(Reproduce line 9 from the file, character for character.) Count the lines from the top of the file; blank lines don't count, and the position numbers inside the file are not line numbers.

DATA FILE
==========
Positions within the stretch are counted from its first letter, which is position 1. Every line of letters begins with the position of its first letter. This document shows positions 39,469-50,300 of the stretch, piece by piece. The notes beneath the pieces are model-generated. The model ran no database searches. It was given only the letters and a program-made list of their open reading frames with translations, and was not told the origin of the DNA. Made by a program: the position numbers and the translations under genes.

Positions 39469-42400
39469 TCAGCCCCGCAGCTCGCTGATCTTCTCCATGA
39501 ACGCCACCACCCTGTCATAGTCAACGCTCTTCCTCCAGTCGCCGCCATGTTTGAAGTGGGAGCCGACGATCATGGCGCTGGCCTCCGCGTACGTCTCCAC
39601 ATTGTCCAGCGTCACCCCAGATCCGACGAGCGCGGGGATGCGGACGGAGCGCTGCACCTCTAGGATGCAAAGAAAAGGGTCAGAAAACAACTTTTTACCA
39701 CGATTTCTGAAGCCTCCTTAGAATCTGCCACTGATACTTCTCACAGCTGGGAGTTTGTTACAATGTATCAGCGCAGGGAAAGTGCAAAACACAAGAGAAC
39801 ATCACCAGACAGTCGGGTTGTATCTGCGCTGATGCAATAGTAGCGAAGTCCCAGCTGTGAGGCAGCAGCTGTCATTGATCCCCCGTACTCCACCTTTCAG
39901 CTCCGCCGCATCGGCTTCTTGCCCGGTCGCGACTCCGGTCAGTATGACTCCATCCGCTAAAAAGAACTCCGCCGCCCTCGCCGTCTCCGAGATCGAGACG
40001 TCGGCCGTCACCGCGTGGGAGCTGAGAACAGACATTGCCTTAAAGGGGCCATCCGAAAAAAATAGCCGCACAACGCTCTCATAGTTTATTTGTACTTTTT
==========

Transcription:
40001 TCGGCCGTCACCGCGTGGGAGCTGAGAACAGACATTGCCTTAAAGGGGCCATCCGAAAAAAATAGCCGCACAACGCTCTCATAGTTTATTTGTACTTTTT